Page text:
Zina Swanson

The risk of it all falling apart

29 Apr — 24 May 2009

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The risk of it all falling apart, 2009

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The risk of it all falling apart, 2009

Photo credit Mark Gore

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The risk of it all falling apart, 2009

Photo credit Mark Gore

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The risk of it all falling apart, 2009

Photo credit Mark Gore

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The risk of it all falling apart, 2009

Photo credit Mark Gore

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The risk of it all falling apart, 2009

Photo credit Mark Gore

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The risk of it all falling apart, 2009

Photo credit Mark Gore

A specific and very delicate curiosity is about to stake itself out within The Physics Room thanks to the patient and persistent hand of Zina Swanson. Drawn on by the impulse to gather and collect over the days and weeks leading up to the installation of this naturalia inspired endeavour, Swanson offers us a lengthy chain of pressed and preserved daisies as a temporary reliquary trading on the histories and evocative potential of plants.

Hoisted up upon carefully wrought glass crutches, the interlinked paper-thin blooms no longer retain the animation that initially awarded them the apt moniker of “days eye” as these unwitting flowers have fallen in to service within a much larger, elegant and memorable scheme.

Tracing the perimeter of the gallery, Swanson has left only a small ambulatory passage for visitors to this contemporarily constructed natural relic around the outside of the room. Guided into an alternative pathway of navigation about the space, the quaint and charismatic fragility of such a gesture is further removed from the hope of any widely shared or collectivising nostalgia of glowing days gone by through the work’s confident exclusion of visitors to the majority of The Physics Room’s main space.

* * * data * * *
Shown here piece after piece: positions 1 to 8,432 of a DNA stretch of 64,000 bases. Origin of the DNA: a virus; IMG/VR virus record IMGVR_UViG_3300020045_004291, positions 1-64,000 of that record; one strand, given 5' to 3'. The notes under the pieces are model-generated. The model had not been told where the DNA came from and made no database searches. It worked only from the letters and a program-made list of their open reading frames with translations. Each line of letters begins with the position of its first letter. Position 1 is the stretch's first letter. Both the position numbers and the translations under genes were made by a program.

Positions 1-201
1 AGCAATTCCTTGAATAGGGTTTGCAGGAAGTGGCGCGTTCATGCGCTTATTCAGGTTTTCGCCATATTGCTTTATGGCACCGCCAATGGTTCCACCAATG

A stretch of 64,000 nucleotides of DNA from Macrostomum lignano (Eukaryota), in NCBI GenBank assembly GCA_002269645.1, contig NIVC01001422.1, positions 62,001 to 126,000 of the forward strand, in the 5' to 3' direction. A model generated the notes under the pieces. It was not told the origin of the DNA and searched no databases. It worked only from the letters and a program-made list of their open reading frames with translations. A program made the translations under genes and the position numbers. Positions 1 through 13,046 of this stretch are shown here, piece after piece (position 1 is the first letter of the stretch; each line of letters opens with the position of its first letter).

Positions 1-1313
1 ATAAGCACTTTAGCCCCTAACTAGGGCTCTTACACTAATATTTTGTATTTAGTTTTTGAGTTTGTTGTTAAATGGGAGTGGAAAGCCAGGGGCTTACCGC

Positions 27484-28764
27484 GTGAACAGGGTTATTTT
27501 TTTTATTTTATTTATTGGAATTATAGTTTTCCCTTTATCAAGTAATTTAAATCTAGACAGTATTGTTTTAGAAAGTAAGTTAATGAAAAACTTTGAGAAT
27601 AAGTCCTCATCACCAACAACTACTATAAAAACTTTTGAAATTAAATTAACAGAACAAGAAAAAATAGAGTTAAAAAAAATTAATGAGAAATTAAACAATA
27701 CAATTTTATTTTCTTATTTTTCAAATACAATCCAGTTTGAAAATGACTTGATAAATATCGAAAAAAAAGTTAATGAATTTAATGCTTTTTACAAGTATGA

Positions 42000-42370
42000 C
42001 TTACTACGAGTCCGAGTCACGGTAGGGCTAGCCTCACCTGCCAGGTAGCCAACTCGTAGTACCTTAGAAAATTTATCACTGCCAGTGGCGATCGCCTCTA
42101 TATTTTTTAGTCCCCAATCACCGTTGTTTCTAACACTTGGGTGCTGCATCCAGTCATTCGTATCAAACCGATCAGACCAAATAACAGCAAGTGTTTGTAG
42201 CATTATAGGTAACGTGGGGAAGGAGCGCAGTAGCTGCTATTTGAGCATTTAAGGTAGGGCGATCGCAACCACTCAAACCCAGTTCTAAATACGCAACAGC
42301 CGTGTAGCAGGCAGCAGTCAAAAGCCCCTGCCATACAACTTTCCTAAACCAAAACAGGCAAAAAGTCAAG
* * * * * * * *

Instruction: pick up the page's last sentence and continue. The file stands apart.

Cordoning and corralling her public with the merest suggestion of a line not to cross, Swanson’s intense and sweetly obsessional efforts channel the captivating force of these most simple things. Their fragile materiality, and the delicacy of the task that picked, pressed and linked these small wonders that remain symbols of both innocence and deceit, stands as a dual testament to transitory and transforming fascinations, and the ever present possibility of things falling apart at any moment.

Zina Swanson is a Christchurch-based artist who graduated in 2003 from the University of Canterbury School of Fine Arts with a BFA in Sculpture. She exhibited with The Physics Room in 2007 and has installed a number of large scale sculptural works, as well as several solo exhibitions of drawings nationally at ARTSPACE, Auckland; Enjoy Public Art Gallery, Wellington; HSP, Christchurch; and 64zero3, Christchurch. Swanson has work in numerous private collections and in 2007 Christchurch Art Gallery Te Puna o Waiwhetu purchased the mixed media sculpture Some People's Plants Never Flower... along with a suite of eight drawings by the artist.

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